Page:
Erotic Terrorism

Performers Fun-Da-Mental

Beggar's Banquet | January 29, 1999 | Compact Disc

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By the time Fun-Da-Mental reappeared with a second album proper, things were surprisingly different for Nawaz and company. Instead of Public Enemy, the touchstones were the Chemical Brothers and the Prodigy, aiming for a largely instrumental industrial/metal/hip-hop/techno sound that's not always as distinct or unique as the Seize the Time m‚lange. Perhaps the goal was to aim at a different audience, but it's not quite the result perhaps was intended. That said, everyone's still righteously pissed off, though music rather than the often-distorted vocals really is Erotic Terrorism's focus, and when the beats get really frenetic or creative, as on the blunt charge of "Demonised Soul" or the echoed rage and rave of "Furious," it's a treat. Nawaz seems to be a one-man band throughout, with only a bassist and banjo player otherwise credited, though he again works with Graeme Pickering as engineer. Various samples of Indian music again appear with regularity throughout Erotic Terrorism, but equally prominent are huge slabs of feedback and massive drumming and percussion loops. Where chanting and tablas have more of the focus, as on the soaring, inspirational stomp of "Ja Sha Taan," there's still a rough, low electronic undercurrent. Given Nawaz's own rock drumming background via groups like the Southern Death Cult, it's not too surprising to hear in context, just a bit of a jarring leap. Nawaz and Pickering actually do show a greater sense of drama and dynamics than before -- sudden cuts between loud and soft passages create some effective moments throughout, while the grunts and children's cries on "Blood in Transit" are disturbing. Above all else, there's the overriding message of the fight against bigotry and oppression -- as the horribly tasteless and racist old song that's sampled to start things off makes all too clear. ~ Ned Raggett

Format: Compact Disc

Released Date: January 29, 1999

Genre: Dance

Style: R&B

Number of Discs: 1

Stereo/Mono: Stereo

Studio/Mixed/Live: Studio

Originally Released: 1998

Label Name: Beggar's Banquet

UPC: 607618501020

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– More About This Product –

Erotic Terrorism

Performers Fun-Da-Mental
Producer Aki Nawaz
Engineer David White, Grame Holdaway

Format: Compact Disc

Released Date: January 29, 1999

Genre: Dance

Style: R&B

Number of Discs: 1

Stereo/Mono: Stereo

Studio/Mixed/Live: Studio

Originally Released: 1998

Label Name: Beggar's Banquet

UPC: 607618501020


See artistic credits for this CD
Title Track Time
1.Oh Lord! (devil would like a word) --
2.Demonised Soul (my head bus on a hard surface but i could never hurt it) --
3.Godevil (all tainted by wickedness) --
4.Je Sha Taan (joo ley lal mustt qalander) --
5.Blood In Transit (after dinner mints) --
6.Repent (not repented yet) --
7.Deathening Silence (thru bloodless birth my being a clone) --
8.Furious (crustacean of the sea, organism of dust) --
9.See I A (dust on ants feet) --
10.The Distorted C (all we want) --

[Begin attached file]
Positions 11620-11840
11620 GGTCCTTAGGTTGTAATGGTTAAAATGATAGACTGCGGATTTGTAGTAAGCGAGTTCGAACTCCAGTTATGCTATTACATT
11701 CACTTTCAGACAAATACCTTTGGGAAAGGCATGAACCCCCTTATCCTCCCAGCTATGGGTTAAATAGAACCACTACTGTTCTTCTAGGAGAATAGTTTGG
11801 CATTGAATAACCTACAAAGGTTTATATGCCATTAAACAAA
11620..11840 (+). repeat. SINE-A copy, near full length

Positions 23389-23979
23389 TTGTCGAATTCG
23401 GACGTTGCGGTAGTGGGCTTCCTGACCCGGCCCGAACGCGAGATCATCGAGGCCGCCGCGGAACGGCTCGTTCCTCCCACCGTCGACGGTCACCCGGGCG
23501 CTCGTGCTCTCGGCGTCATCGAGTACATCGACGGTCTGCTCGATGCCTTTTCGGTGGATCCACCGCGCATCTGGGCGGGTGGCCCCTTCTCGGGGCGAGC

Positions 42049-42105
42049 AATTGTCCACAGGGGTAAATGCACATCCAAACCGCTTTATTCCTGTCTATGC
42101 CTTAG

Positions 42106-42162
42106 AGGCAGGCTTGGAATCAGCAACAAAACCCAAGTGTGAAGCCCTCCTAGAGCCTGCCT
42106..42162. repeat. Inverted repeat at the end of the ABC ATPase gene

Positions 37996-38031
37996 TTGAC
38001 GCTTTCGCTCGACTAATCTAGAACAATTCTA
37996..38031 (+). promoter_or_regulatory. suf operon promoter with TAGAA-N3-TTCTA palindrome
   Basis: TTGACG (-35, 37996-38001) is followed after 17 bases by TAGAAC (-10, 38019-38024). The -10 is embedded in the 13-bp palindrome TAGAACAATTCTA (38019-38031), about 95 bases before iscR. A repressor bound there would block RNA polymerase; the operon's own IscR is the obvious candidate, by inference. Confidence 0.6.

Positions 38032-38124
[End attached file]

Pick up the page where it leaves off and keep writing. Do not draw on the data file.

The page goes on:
11.One Ness (dhann a dhann) --
12.Sliced Lead (fill it with lead) --
13.Tongue Gone Gold (grown to a medical specimen paranoid mad careless deviance) --

Editorial Notes

By the time Fun-Da-Mental reappeared with a second album proper, things were surprisingly different for Nawaz and company. Instead of Public Enemy, the touchstones were the Chemical Brothers and the Prodigy, aiming for a largely instrumental industrial/metal/hip-hop/techno sound that's not always as distinct or unique as the Seize the Time m‚lange. Perhaps the goal was to aim at a different audience, but it's not quite the result perhaps was intended. That said, everyone's still righteously pissed off, though music rather than the often-distorted vocals really is Erotic Terrorism's focus, and when the beats get really frenetic or creative, as on the blunt charge of "Demonised Soul" or the echoed rage and rave of "Furious," it's a treat. Nawaz seems to be a one-man band throughout, with only a bassist and banjo player otherwise credited, though he again works with Graeme Pickering as engineer. Various samples of Indian music again appear with regularity throughout Erotic Terrorism, but equally prominent are huge slabs of feedback and massive drumming and percussion loops. Where chanting and tablas have more of the focus, as on the soaring, inspirational stomp of "Ja Sha Taan," there's still a rough, low electronic undercurrent. Given Nawaz's own rock drumming background via groups like the Southern Death Cult, it's not too surprising to hear in context, just a bit of a jarring leap. Nawaz and Pickering actually do show a greater sense of drama and dynamics than before -- sudden cuts between loud and soft passages create some effective moments throughout, while the grunts and children's cries on "Blood in Transit" are disturbing. Above all else, there's the overriding message of the fight against bigotry and oppression -- as the horribly tasteless and racist old song that's sampled to start things off makes all too clear. ~ Ned Raggett
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